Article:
Google (NASDAQ: GOOG) has a rough time in store for it after Brazilian shopping sites made accusations that the company was playing favorites with its product listings, using rivals content inappropriately, and hindering Brazilian advertisements. Also on its plate: complaint from Microsoft (NASDAQ: MSFT) concerning preferential treatment towards its AdWords service — a major source of revenue for the company — and a similar antitrust conflict Google is still working to close with the European Union.
The Brazilian Administrative Council for Economic Defense (or CADE), responsible for monitoring competition law, announced on Friday that it would look into these accusations. Shopping sites Buscape and Bondfardo did some finger-pointing of their own, according to Reuters. Both said that Google had been copying product reviews from their users — scraping — while still disallowing competitors from doing the same with Google Shopping.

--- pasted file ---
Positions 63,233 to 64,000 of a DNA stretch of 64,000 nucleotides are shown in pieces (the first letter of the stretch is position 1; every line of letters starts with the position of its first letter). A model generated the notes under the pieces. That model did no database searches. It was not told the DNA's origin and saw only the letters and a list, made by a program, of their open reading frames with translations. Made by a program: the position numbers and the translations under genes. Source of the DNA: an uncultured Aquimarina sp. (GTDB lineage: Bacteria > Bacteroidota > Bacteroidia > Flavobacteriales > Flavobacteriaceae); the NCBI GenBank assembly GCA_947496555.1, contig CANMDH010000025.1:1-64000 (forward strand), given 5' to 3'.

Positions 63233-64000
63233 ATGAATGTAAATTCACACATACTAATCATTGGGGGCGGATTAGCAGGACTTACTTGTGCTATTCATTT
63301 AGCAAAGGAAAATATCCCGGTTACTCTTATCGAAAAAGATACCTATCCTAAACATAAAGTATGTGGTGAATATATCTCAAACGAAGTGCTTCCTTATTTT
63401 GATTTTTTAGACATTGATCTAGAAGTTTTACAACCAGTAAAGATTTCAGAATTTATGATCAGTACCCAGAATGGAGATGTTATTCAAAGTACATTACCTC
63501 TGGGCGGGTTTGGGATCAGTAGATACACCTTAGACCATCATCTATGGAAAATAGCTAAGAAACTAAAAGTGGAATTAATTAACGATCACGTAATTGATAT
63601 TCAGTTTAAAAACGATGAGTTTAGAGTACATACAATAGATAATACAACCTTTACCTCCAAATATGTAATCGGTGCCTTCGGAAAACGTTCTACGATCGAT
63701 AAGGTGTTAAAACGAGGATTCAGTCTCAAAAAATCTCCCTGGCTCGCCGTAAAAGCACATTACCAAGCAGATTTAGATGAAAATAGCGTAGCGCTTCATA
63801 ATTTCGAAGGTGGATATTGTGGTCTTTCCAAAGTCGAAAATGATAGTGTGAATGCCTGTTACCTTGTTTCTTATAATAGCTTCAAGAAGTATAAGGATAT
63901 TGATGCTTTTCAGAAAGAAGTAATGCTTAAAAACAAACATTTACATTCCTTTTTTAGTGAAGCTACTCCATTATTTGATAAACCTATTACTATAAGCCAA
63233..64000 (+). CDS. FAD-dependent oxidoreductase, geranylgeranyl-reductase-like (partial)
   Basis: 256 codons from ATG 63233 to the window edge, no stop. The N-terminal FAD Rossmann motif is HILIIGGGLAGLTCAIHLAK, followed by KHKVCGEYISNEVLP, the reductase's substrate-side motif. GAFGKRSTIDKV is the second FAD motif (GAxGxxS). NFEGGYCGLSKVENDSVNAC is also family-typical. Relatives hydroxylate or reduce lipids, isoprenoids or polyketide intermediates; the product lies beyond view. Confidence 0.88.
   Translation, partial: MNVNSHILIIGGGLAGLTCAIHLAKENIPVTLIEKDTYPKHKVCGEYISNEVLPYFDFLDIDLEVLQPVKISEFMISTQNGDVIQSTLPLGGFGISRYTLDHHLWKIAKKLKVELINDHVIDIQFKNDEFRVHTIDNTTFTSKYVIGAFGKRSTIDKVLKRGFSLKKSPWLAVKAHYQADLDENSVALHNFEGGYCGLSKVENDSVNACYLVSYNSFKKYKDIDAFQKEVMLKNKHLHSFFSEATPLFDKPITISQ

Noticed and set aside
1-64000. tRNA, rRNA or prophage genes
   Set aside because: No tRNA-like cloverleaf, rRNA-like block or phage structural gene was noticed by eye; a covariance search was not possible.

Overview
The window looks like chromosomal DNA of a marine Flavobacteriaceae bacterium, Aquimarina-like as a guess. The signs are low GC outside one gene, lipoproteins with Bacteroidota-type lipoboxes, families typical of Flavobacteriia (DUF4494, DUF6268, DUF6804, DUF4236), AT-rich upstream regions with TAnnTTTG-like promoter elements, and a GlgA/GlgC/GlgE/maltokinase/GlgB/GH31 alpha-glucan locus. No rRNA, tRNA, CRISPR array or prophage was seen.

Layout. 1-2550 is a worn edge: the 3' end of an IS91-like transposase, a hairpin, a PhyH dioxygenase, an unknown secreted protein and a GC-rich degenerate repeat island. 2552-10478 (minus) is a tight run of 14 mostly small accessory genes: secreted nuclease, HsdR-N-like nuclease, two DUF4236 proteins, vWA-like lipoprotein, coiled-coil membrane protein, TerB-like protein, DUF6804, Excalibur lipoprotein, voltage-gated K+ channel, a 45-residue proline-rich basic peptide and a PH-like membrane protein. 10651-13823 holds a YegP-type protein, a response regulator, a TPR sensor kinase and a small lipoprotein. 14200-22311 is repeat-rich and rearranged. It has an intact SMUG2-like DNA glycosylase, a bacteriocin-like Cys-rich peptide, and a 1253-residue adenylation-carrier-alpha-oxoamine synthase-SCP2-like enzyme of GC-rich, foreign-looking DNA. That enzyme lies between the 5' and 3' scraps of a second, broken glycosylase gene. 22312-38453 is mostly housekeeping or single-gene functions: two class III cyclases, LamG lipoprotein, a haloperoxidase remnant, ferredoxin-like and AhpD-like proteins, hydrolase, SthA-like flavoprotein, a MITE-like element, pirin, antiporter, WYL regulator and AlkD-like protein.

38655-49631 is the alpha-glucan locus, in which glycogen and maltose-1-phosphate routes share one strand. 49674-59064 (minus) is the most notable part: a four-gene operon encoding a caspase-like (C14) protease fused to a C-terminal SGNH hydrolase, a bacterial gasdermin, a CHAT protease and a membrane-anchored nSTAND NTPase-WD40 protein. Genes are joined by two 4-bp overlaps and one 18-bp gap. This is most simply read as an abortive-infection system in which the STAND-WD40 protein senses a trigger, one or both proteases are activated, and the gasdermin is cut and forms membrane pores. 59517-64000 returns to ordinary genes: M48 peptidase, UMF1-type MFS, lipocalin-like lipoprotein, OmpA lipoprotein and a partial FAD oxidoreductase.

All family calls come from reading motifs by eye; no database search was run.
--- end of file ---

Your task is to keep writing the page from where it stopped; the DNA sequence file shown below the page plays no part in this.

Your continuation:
The two Brazilian shopping sites also claim that Google has given Google Shopping an advantage in Web searches — being the only price-comparison item that pops up with photos, prices and evaluations.
In a recent email, a Google spokeswoman in Sao Paulo said that Google would cooperate with Brazilian regulators. It’s safe to assume that if their standards are found wanting, the company will suffer both in image and in ad revenues from AdWords — though this certainly isn’t their first time through the ringer.
Just last year in Sao Paulo, Google won an initial court ruling dealing with the same issues. According to Reuters, this past lawsuit was also filed by Buscape and Bondfardo — the same practices in question are dealt with in their grievance filed with CADE.
Brazilian consumer advocates have been complaining for years that companies are getting away with antitrust abuses due to lax supervision. Additionally, Communications Minister Paulo Bernardo has stated that tech companies may not be paying taxes accordingly. Regulators are now increasing the enforcement of anti-trust laws, intensifying scrutiny on Google and companies like it. The upped pressure could put a cinch on business in Brazil.
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